The bill would create a process for zero emission credits that would subsidize nuclear power plants in New Jersey, paid for by a tariff of $.004 per kilowatt hour on electric bills. NJBIA has long supported nuclear power and understands that it is an important part of the state’s fuel diversity, but this must be balanced with the need for business to remain competitive.

As it is, New Jersey has the highest electric rates in the PJM power grid and the 10th highest in the country. Currently, 24 percent of the electric bill is from government-imposed taxes and fees. This particularly impacts the business community because commercial and industrial ratepayers consume 64 percent of the electricity generated.

In its current form, the bill does not provide an analysis of the ultimate economic impact to the ratepayer and it does not take into account PJM actions or the early retirement of the Oyster Creek nuclear plant. The bill needs amendments that would ensure the proper balance is struck between meeting the needs of the industry while maintaining regional competitiveness.


Out-of-network Consumer Protection, Transparency, Cost Containment and Accountability Act, S-485 (Vitale, D-19; Weinberg, D-37)/A-2039 (Coughlin, D-19; Schaer, D-36)

Passed both houses April 12, 2018, sent to governor.

NJBIA position: support

The measure would s protect consumers from unexpected, non-negotiable bills that drive health insurance premiums higher.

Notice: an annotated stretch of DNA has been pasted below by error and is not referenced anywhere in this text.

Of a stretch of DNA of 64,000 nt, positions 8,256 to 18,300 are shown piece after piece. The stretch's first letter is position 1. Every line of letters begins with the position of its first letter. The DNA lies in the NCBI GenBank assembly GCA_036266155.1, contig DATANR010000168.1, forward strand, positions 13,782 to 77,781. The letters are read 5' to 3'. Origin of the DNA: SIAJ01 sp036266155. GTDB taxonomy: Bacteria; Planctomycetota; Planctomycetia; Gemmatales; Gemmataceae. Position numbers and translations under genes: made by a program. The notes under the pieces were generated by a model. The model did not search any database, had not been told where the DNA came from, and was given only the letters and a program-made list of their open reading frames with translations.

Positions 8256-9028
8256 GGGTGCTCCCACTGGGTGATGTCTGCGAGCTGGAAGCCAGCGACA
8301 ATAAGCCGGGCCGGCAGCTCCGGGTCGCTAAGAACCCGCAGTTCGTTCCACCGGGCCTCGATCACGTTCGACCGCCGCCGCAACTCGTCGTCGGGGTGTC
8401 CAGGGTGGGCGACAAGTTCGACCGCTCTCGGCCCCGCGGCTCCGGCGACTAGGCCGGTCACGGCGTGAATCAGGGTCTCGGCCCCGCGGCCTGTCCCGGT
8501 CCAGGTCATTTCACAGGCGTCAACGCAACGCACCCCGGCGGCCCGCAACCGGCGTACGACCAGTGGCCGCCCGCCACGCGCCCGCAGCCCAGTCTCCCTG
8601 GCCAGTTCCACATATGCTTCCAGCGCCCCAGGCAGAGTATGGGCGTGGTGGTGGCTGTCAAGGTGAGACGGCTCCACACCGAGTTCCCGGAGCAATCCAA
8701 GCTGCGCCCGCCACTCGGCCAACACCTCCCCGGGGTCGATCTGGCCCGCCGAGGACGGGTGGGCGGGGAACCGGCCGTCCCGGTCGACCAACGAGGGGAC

It would ensure consumers receive advance notice if a provider is out-of-network, including disclosures by providers and facilities about network status, potential financial responsibility, description of the services and an estimate of the cost.

The bill also would limit what consumers would have to pay out-of-network providers in some cases and create an arbitration system to resolve healthcare billing disputes when the insurance carrier and provider cannot come to a negotiated agreement.


 Urban Enterprise Zone Designations, S-846 (Turner, D15; Cruz-Perez, D5; Pintor Marin, D-29; Mukherji, D-33; Gusciora, D-15)

Passed both houses April 12, 2018, sent to governor.

NJBIA position: support

Under the bill, the former UEZs in Bridgeton, Camden, Newark, Plainfield and Trenton would be reinstated, and the remaining UEZs scheduled to expire prior to December 31, 2023 would be extended through the end of 2023. The bill would also require the Department of Community Affairs (DCA) to conduct a comprehensive analysis of the program and to issue a report on its findings to the legislature.

The UEZ program provides incentives to encourage businesses to locate to urban areas and create private sector jobs.


Offshore Drilling, S-258 (Van Drew, D-1; Singleton, D-7)/A-839 (Land, D-1; Andrzejczak, D-1)

Passed Assembly April 12, 2018, sent to governor.

NJBIA position: support

The bill would prohibit offshore drilling for oil or natural gas in state waters and prohibit the leasing of tidal or submerged lands in state waters for oil or natural gas production, exploration or development.

The bill is in direct response to the federal government’s decision to allow offshore oil and gas exploration along the East Coast. New Jersey controls the first three miles of ocean at the state level, which the state could use to hinder or block drilling along the Jersey coast.

The bill is aimed at protecting New Jersey’s $38 billion tourism industry and the 50,000 jobs supported by its fishing industry.